Over the past week, there has been renewed discussion in media reports on the swastika, the ancient symbol that was once used across the world, but which came to be associated in the 20th century with the murderous Nazi ideology of hate and antisemitism, particularly in the Western imagination.


What is the issue?

Recently, New South Wales became the second state in Australia (after Victoria in June), to criminalise the display of the swastika, while allowing its use for educational and religious purposes for Hindus, Jains, and Buddhists.


What is ‘swastika’?

  • The swastika has a civilisational presence in India. The word swastika has a Sanskrit root, which means good fortune or well-being, and it has been an auspicious symbol for Hindus over many millennia.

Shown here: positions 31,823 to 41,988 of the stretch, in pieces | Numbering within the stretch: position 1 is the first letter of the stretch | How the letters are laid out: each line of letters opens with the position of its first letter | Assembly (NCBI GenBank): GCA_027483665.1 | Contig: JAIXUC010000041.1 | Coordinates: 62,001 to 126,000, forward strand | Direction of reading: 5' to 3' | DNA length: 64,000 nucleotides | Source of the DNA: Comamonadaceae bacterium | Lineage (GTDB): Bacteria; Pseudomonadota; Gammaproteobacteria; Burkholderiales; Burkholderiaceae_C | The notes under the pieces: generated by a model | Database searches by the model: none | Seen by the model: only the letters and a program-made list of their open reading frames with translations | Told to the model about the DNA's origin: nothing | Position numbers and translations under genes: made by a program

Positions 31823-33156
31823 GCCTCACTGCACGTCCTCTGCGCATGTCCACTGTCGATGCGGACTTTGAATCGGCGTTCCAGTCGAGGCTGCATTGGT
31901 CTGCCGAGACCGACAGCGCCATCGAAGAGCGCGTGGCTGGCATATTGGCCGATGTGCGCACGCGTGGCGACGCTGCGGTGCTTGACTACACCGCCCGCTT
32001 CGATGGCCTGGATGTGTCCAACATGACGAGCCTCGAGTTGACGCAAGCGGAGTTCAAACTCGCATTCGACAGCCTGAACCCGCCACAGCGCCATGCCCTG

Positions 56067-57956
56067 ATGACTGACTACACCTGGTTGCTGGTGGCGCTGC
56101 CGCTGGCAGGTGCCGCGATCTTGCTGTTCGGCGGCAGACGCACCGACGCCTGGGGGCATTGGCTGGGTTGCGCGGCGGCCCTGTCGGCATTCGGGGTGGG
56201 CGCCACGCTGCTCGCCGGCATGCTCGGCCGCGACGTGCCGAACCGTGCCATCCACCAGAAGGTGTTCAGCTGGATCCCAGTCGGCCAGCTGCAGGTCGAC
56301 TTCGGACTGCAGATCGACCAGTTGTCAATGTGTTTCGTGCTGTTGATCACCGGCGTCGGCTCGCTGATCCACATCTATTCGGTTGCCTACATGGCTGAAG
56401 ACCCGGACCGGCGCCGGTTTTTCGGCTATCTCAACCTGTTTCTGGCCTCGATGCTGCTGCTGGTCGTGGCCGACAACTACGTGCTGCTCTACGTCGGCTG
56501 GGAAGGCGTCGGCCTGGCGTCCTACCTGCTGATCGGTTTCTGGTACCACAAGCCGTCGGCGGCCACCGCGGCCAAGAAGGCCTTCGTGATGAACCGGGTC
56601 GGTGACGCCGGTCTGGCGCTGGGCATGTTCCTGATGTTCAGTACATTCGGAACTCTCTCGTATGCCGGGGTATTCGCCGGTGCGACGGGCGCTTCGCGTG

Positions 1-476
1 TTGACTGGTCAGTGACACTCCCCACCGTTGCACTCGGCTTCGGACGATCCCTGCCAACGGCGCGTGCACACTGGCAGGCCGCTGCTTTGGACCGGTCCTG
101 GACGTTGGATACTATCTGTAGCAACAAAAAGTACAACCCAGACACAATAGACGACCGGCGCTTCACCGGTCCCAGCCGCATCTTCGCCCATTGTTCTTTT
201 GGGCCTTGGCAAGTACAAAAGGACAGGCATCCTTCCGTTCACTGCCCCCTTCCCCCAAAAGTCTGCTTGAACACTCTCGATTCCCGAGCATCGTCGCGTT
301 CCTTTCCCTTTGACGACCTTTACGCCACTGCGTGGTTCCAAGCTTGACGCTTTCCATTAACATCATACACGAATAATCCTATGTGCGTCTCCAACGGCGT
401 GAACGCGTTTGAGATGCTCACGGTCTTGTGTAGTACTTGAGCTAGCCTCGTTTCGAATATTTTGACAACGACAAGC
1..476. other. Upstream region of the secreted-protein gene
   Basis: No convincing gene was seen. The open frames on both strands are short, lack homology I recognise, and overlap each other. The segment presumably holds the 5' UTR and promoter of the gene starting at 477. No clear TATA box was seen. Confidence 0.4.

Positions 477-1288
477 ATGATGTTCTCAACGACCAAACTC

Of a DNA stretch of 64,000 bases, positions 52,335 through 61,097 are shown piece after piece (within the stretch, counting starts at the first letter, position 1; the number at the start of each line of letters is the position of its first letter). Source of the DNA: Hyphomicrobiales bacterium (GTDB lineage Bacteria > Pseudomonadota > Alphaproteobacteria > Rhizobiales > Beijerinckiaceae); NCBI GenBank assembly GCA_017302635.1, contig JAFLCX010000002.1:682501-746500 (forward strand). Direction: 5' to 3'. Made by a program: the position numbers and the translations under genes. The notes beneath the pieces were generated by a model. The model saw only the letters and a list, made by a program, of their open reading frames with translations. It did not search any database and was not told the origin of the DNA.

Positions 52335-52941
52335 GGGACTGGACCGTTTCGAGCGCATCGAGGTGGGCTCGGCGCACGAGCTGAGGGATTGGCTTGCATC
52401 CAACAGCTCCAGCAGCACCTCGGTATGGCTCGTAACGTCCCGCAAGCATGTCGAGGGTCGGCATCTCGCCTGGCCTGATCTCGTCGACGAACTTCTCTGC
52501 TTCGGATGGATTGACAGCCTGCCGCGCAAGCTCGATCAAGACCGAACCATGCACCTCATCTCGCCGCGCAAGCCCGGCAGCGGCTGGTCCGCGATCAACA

• Unlike the black hakenkreuz of the Nazis, the swastika used by Indians is usually red or yellow in colour, is not tilted to the right, and has dots at each corner, which are believed to represent the four Vedas.